Since the shooting by religious extremists of Malala Yousafzai in her home town of Mingora, Pakistan last month, the fifteen year old school girl and education campaigner has become a global symbol for every girl’s right to education.
nspired by her story and extraordinary personal courage in the face of violence, campaigners across the globe have rallied behind Malala, while the UN have declared November 10th ‘Malala Day,’ as a means of both recognising her struggle and furthering its aims.
[vimeo height=”HEIGHT” width=”WIDTH”]http://vimeo.com/53166149[/vimeo]Following her rise to prominence as the author of a BBC blog detailing life in Pakistan’s Swat valley under the grip of Taliban extremists, Malala and her family spent three years leading up to the assassination attempt campaigning for a right to education for girls everywhere, gaining the ire of militant factions still operating in the area following the declared removal of Taliban forces in 2009.
The savagery and injustice of the attack has served to unite campaigners worldwide in an effort to ensure that 61 million children across the globe who still find themselves denied access to even the most basic primary education be placed firmly on the international agenda.
the UN have declared November 10th ‘Malala Day’, as a means of both recognising her struggle and furthering its aims.
With the global day of action declared in Malala’s name now underway, vigils and demonstrations are being held both in Pakistan and internationally, while a petition bearing more than 1 million signatures is to be presented to Pakistan’s president Asif Ali Zardari, calling on the country’s government to agree to a plan to deliver education to every child and stressing the need for all nations to outlaw educational discrimination against girls.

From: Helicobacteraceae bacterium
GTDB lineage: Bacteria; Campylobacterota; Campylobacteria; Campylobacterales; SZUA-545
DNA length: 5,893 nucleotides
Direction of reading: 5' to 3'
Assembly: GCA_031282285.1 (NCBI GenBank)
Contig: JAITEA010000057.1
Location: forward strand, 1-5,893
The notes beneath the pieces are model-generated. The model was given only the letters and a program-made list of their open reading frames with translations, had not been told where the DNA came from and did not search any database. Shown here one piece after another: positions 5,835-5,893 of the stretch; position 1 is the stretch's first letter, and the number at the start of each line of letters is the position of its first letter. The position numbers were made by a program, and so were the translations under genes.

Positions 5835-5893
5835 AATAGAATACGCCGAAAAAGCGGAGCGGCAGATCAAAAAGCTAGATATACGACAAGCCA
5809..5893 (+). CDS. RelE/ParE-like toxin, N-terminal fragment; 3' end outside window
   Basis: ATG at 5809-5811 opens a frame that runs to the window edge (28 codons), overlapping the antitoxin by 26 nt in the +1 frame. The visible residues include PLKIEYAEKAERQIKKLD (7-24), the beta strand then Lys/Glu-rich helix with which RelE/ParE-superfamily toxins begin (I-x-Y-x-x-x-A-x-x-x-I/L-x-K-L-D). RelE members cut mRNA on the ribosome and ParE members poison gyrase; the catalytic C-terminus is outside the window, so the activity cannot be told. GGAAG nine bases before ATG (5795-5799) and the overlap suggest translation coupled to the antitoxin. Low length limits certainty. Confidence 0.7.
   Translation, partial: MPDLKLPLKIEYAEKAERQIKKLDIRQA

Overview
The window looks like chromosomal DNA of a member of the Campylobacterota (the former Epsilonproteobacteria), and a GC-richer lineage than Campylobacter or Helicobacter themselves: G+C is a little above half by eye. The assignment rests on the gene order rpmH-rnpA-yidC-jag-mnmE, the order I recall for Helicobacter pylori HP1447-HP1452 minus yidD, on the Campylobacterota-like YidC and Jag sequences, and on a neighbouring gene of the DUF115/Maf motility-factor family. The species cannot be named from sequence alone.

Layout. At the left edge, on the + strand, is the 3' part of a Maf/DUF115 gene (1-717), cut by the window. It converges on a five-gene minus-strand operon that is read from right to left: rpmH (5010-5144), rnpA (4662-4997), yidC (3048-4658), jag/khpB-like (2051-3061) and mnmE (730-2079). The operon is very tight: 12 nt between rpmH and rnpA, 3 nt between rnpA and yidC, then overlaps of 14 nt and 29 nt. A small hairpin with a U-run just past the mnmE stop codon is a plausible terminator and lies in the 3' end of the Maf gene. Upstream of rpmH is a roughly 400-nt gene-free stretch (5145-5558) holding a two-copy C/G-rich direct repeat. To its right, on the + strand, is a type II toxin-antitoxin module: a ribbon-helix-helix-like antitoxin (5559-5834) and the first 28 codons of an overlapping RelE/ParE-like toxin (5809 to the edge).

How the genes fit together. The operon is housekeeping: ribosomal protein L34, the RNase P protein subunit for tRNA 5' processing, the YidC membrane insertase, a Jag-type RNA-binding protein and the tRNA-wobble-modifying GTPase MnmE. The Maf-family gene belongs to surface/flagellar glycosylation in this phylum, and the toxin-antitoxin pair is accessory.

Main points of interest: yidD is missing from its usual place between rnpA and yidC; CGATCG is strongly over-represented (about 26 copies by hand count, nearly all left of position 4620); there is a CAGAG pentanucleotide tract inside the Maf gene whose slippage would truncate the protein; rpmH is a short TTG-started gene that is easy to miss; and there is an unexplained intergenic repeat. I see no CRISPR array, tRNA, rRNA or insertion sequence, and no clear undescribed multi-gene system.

In addition to Malala Day, the UN are also responsible for the launch of the Malala Education and Anti-Poverty Institute, mandated to campaign for the right to education for all, and the Malala Foundation, intended to provide financial support to at risk girls in order to allow them to complete their education.
Brown has described Malala as a ‘Beacon of hope’ for children without education everywhere
These moves are part of the wider UN Secretary General’s Education First initiative, which seeks to ensure that conditions to promote equal access to education for all children regardless of background are met by the end of 2015.
Headed up by former UK Prime Minister Gordon Brown in his capacity as UN Special Envoy for Global Education, the initiative seeks to ensure that all children presently denied education are able to access, at a minimum, a basic level of primary schooling. Over two-thirds of these children arelocated in just ten countries: Nigeria, Democratic Republic of Congo, Pakistan, Afghanistan, China, Ethiopia, India, Bangladesh, Philippines, and Cote d’Ivore. Brown has described Malala as a ‘Beacon of hope’ for children without education everywhere.
You can add your support to Malala’s fight by signing the petition here: http://educationenvoy.org/petition
by Sam Jones